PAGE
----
Labor Department abandons Obama-era “80/20 rule” Juanmonino/ iStock / Getty Images Plus

Labor Department abandons Obama-era '80/20 rule'

Tip credit is allowed for non-tipped work, but attorneys say don’t change pay structure yet

The U.S. Department of Labor on Thursday rescinded prior guidance known as the “80/20 rule” that has long prohibited employers from using the subminimum wage for non-tipped side work.

The department updated a 2009 opinion from then-acting wage-and-hour division administrator Alexander Passantino that sought to clarify the field operations handbook that explains the wage-and-hour regulations under the federal Fair Labor Standards Act. 

The letter essentially eliminates an Obama-era interpretation known as the “80/20 rule,” which said tipped employees who spend more than 20 percent of working hours on non-tipped duties — like rolling silverware or prepping salads — could not be paid the subminimum wage for that time. 

Many in the restaurant industry see the 80/20 rule as a nightmare, forcing them to keep track of worker hours spent on tipped versus non-tipped tasks. The issue had also become a growing source of litigation for restaurant employers.

The new interpretation, however, essentially walks back the 80/20 rule, eliminating the legal argument used by plaintiffs attorneys in such cases, said wage-and-hour attorney Eric Magnus, of Jackson Lewis in Atlanta.

“The 80/20 rule is not dead yet, but it is on life support,” he said.

With the updated opinion, the labor department recognized there are still “dual jobs,” for which workers could be paid differently.

“So if you’re a server and your employer has you come in before your shift, when no customers are there, to clean the restaurant, that’s a dual job, for which the DOL would say you should be paid the full minimum wage,” said Magnus.

But the opinion also recognizes that restaurant servers perform both tip-generating and non-tip-generating duties during the course of a shift, and it would be difficult for employers to account for the precise amount of time spent on each task.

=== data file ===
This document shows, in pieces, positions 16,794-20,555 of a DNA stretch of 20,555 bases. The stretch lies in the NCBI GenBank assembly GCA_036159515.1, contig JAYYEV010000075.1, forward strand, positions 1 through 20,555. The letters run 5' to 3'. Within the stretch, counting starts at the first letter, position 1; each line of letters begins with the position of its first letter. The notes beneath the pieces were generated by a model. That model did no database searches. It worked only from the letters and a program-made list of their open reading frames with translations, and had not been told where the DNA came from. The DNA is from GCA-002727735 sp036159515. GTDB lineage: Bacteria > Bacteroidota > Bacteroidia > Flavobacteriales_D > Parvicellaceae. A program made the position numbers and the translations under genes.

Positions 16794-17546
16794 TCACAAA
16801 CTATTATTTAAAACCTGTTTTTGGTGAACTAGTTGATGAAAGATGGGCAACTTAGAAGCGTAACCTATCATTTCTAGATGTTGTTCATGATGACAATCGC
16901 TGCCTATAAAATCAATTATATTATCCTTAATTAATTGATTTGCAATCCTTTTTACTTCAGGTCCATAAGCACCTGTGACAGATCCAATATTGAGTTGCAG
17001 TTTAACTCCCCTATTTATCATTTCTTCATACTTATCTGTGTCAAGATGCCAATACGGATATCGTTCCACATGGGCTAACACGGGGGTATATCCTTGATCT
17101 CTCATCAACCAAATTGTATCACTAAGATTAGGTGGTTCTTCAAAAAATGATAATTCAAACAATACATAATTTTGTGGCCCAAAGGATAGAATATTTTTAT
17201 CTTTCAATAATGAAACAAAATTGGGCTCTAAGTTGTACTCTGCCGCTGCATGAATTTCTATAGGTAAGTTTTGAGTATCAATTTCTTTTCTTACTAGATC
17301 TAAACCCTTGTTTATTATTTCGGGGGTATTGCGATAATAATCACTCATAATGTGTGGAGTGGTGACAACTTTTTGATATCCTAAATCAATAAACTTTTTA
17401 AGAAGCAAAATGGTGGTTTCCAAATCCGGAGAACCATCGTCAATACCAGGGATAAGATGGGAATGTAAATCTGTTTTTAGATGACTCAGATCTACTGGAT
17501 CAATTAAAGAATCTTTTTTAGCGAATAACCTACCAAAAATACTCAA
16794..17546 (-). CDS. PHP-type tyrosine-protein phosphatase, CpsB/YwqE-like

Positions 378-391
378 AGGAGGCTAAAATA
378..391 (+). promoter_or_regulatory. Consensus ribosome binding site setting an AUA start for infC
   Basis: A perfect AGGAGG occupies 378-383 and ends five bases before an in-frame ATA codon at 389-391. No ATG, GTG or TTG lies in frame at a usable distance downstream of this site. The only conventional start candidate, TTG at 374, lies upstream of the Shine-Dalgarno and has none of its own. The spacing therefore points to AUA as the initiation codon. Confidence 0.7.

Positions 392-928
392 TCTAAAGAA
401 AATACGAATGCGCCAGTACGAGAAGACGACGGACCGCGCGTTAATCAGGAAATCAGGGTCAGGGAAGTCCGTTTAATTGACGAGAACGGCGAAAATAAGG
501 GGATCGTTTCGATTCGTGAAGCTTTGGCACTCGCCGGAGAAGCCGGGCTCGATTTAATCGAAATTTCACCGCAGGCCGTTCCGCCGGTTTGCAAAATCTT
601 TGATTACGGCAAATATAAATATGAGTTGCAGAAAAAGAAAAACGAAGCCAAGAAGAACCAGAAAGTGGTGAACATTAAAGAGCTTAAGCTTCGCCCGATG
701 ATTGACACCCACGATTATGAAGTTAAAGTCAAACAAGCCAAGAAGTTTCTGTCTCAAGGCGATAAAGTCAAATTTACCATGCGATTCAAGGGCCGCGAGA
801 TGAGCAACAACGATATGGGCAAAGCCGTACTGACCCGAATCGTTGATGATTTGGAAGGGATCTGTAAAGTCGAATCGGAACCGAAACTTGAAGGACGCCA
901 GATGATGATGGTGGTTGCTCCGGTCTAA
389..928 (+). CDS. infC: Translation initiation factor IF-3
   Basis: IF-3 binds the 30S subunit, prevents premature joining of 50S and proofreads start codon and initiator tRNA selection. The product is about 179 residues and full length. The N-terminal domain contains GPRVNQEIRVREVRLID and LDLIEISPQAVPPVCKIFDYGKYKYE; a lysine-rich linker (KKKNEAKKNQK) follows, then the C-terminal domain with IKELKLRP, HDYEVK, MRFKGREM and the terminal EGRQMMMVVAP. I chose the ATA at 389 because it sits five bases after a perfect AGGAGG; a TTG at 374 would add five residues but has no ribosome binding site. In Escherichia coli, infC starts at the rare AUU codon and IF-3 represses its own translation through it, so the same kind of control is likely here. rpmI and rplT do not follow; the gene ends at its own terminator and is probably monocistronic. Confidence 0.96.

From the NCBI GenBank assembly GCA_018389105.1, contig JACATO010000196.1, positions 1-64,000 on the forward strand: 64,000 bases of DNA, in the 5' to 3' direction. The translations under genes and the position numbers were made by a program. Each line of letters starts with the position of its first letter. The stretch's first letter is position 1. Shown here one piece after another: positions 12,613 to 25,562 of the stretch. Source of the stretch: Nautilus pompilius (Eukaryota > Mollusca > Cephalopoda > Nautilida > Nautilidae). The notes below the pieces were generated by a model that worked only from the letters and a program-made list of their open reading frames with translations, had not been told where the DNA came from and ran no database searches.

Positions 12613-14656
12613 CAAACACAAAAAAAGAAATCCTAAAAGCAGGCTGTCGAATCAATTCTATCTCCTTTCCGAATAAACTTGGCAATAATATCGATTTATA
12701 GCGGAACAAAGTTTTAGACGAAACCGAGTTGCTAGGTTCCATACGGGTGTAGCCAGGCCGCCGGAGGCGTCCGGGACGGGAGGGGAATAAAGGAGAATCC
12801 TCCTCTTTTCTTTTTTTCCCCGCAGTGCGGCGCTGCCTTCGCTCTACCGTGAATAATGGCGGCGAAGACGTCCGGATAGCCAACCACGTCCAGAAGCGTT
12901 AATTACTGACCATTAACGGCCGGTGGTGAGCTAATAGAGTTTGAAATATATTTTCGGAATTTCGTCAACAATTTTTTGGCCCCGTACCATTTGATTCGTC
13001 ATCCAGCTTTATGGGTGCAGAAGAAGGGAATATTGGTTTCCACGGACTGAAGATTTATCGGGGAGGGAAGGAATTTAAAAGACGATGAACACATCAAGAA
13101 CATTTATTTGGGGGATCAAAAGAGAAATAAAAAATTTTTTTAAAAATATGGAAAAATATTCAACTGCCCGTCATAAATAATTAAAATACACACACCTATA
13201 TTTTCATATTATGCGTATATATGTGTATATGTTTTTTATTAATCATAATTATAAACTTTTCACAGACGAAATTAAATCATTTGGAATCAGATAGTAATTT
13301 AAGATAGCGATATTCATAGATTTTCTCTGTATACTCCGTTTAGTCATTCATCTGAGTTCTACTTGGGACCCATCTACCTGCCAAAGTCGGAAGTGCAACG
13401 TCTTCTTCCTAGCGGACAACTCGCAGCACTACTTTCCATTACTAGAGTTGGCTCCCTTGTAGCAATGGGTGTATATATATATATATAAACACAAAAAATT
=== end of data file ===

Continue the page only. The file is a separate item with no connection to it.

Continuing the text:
“We do not intend to place a limitation on the amount of duties related to a tip-producing occupation that may be performed, so long as they are performed contemporaneously with direct customer-service duties,” the opinion letter said.

In other words, it doesn’t matter whether a server spends 19 percent of working hours on non-tipped work or 25 percent, said Magnus. “You can still use the tip credit.” 

The Restaurant Law Center, an arm of the National Restaurant Association, which sued the labor department earlier this year to challenge how the rule was enforced, on Thursday hailed the opinion as a victory.

Angelo Amador, executive director of the Restaurant Law Center, said the new opinion was in line with both the realities of front-of-the-house restaurant work and the intent of the FLSA. 

“We feel that today’s opinion letter reflects the department’s willingness to establish a clear definition of ‘related’ and ‘unrelated’ work regarding the 80/20 rule,” he said in a statement. “This is a win-win, both for tipped workers and employers alike, and will help curb the onslaught of frivolous lawsuits resulting from the current illegal and arbitrary interpretation.” 

Magnus, however, noted that the issue must still play out in court. In two circuits, courts have supported the 80/20 rule and those cases will likely have to be overturned at some point, he said.

Roy Salins, a labor attorney and partner in law firm Davis Wright Tremaine in New York, said many employers will still be subject to 80/20 laws at the state level.

New York, for example, has an even stricter 80/20 rule that forbids employers from using the tip credit for an entire shift if a worker performs non-tipped tasks more than 20 percent of the time.

Even for employers in states without an 80/20 rule that allow use of a tip credit, Salins recommended that employers hold off on making any changes to pay structure.

“It could be risky to change the way you structure compensation solely because of this opinion letter,” he said. “A new administration could come in and issue a different opinion,” potentially opening up restaurant companies to class-action lawsuits down the road.

“I would wait to see how it plays out in the courts or the legislature,” said Salins.

Contact Lisa Jennings at [email protected] 

Follow her on Twitter: @livetodineout

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